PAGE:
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Galway in Days Gone By

Galway In Days Gone By

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The 1960s Galway Intermediate Hurling Team. Back row, from left, Johnny Callinan, Pat Quinn, Martin Broderick, Jim Daly, Ambrose Gordon, Joe McTigue, Kieran O’Connor, Fintan Connaire, Noel Thomas. Front row, from left, Michael Lynch, Joe Cunniffe, Mike Curtin, Mick King, Paddy Shields, Andy Furey, Jim Donohue.

1919

Unlawful assembly

A Special Court was held on Saturday at Eglinton-street barracks, Galway, before Mr. J. B. K. Hill, R.M., at which Patrick Coyne, Michael Joyce, and MI. Brown were charged with unlawful assembly at Cornamona on the 16th December, 1918. – Captain James J. Duffy, D.I. Oughterard, prosecuted, and Mr.  L. E. O’Dea, solr., Galway, defended.

Miss Ferney E. O’ Sullivan, residing with her mother in the Post Office, Cornamona, stated that on polling day, at about 8.15 on that night, she saw a crowd of 80 coming from the direction of the polling booth towards Cornamona.

When the crowd came opposite our house, she continued, Patk. Coyne, of Carrick West, who was leading, shouted: “Halt; right turn; Up Padraic! And to hell with the Redmondites.”

Pk. Lowry, Cornamona, came to our gate and shouted, to h– with the Government.”

Let him (meaning my brother, Charles) come out now, and we’ll tear him asunder, the bloody —-,”

Patk. Joyce, Cornamona, carried a lighted torch with which he attempted to set fire to some straw, my mother’s property. He also tried to set fire to a bush in our garden.

Michael Joyce, shouting wildly, called on us to come out, and he would tear us asunder, saying: “To h–  with anyone that would side with the Government.”

  1. Brown boohed and shouted into the house in a threatening manner. The crowd marched up and down by our house several times, threatening us, and a stone was thrown with great force into the house by some person in the crowd.

We were very much afraid, and my mother asked my brother Charles to fire a revolver shot in the air to frighten the crowd, and he did so.

There were afterwards more boohing and shouting, and cries that they would murder us if we came out.

Mr. O’Dea said his clients were at a disadvantage, not having time to get witnesses, as they had been arrested and brought in by motor car from Cornamona.

Mr. Hill decided to adjourn the case and the three prisoners were allowed out on bail to appear at the next court.

1944

Impossible to bake

Explanation is now forthcoming of the difficulty in home baking with the new flour to which reference has been made in this paper on several occasions. It has become, in fact, virtually impossible to bake with it.

A pot oven cake, in which the usual ingredients, including bread soda, have been used, has a queer trick of becoming smaller rather than larger in the oven, very much to the amazement of the housewife.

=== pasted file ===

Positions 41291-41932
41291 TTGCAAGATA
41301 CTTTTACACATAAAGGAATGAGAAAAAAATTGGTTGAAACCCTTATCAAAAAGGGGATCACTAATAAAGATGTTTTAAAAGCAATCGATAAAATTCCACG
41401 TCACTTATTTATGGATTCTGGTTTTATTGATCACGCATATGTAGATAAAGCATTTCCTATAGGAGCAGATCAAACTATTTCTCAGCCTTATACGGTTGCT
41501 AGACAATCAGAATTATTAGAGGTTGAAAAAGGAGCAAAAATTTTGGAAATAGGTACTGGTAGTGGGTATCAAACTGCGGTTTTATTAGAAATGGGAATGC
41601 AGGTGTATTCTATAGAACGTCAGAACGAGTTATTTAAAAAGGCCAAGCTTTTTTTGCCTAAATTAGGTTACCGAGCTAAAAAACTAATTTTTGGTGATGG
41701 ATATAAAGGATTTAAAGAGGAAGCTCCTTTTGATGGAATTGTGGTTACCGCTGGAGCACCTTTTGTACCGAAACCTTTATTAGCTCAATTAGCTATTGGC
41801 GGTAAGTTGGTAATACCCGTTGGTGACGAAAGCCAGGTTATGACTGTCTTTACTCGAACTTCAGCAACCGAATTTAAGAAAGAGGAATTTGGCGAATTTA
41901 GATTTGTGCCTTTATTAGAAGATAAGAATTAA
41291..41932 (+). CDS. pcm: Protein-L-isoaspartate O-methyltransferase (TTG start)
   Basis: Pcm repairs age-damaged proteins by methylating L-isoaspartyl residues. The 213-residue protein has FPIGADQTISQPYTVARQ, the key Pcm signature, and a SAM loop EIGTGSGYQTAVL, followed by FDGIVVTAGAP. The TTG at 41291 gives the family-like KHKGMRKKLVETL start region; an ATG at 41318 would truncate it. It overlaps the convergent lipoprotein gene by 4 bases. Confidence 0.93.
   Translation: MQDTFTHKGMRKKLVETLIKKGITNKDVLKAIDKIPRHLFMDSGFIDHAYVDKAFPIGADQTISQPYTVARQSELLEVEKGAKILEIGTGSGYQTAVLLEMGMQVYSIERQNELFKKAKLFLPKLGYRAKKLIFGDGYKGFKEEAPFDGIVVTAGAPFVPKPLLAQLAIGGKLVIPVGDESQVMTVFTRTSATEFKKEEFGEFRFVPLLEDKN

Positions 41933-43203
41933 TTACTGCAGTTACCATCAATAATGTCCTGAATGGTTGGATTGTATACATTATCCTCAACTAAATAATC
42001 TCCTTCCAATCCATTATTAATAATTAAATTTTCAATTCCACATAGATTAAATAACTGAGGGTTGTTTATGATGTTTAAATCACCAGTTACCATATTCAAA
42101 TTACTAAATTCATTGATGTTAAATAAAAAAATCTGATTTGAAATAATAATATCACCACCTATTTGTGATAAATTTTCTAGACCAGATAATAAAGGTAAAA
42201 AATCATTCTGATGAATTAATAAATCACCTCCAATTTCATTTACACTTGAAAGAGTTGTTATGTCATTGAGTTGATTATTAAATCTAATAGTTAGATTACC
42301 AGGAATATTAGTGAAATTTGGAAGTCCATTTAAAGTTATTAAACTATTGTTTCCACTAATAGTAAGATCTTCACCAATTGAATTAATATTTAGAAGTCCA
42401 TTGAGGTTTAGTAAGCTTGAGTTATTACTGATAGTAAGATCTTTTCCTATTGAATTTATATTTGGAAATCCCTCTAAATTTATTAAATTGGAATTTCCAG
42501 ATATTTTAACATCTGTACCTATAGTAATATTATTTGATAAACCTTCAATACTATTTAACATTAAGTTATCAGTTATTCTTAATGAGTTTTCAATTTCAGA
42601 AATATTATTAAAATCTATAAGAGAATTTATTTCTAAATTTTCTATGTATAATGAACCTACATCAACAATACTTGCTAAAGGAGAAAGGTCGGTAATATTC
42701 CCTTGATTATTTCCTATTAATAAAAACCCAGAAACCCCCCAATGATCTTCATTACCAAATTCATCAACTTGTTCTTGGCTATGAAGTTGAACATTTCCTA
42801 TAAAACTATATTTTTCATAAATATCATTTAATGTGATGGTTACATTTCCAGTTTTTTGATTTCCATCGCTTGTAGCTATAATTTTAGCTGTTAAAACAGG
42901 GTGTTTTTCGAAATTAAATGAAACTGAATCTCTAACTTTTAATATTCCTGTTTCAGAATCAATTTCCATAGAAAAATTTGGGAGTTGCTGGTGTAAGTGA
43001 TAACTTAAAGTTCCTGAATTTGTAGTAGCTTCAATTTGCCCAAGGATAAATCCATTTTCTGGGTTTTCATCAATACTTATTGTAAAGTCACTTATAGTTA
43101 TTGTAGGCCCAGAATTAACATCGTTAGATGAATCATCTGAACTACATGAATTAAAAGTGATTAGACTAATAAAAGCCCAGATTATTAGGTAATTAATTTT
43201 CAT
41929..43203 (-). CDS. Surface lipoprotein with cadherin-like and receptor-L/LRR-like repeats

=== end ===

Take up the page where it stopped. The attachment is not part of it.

We have been conducting enquiries into this phenomenon and now learn from a very authoritive source that there is a marked shortage of acids in the new flour and that the use of bread soda, which is alkaline, only makes matters worse.

For the present, therefore, bread soda should not be used.

The housewife should be certain also that the milk used is fully soured and if Cream-of-Tartar or other highly acid material can be obtained, it should go far towards solving the problem.

The Research Bureau and the Department of Supplies are endeavouring to find ways and means of overcoming the problem and hope to find a solution.

Vandalism is rife

While on the one hand the preparation of plans is about to be undertaken to indicate how a “city beautiful” may emerge from the Galway of to-day, on the other, a wave of vandalism is destroying all that has been done in recent years to make the city a more pleasant place, and is depriving the people of amenities which have been provided at considerable expense to the rate-payers.

A sprit of destruction and theft of public property is rife in Galway, according to a report which has been submitted by Mr. J. S. Carroll, B.A.I., Borough Surveyor, to Mr. C. I. O’Flynn, Co. Manager.

For more, read this week’s Connacht Tribune.

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Galway in Days Gone By

Galway In Days Gone By

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1919

Child deserted

A male child was found deserted outside the Galway workhouse gate on Tuesday morning by a contractor who was taking milk to the workhouse hospital.

The child, which was a few weeks’ old, was taken to the workhouse and baptised a Catholic. The police are investigating the matter.

Harvest prospects

The cold and somewhat harsh weather in late June followed by the practically general drought in July has unfavourably affected crops and stock.

Though cereals have on the whole done well, the drought has caused the straw, notably in the case of oats, to be short, and in some parts of the country the grain heads have not filled properly.

Flax, too, though in a fair crop, is likely to be short, and in some parts of the North it is anticipated that it will be difficult to find water for retting purposes.

Potatoes have wanted rain, but the cases of blight reported are less numerous, especially in the North, than last year. As a result of the drought, pastures are becoming bare, and stock accordingly in some parts of the country are falling off in condition.

Farmers organise

A meeting of farmers took place in Portumna on Friday to discuss a proposal to form a local branch of the Co. Galway Association of the Irish Farmers’ Union.

Mr. B. Geoghegan, the county organiser in addressing the meeting, explained the aims of the association and pointed out the great possibilities of co-operation among farmers.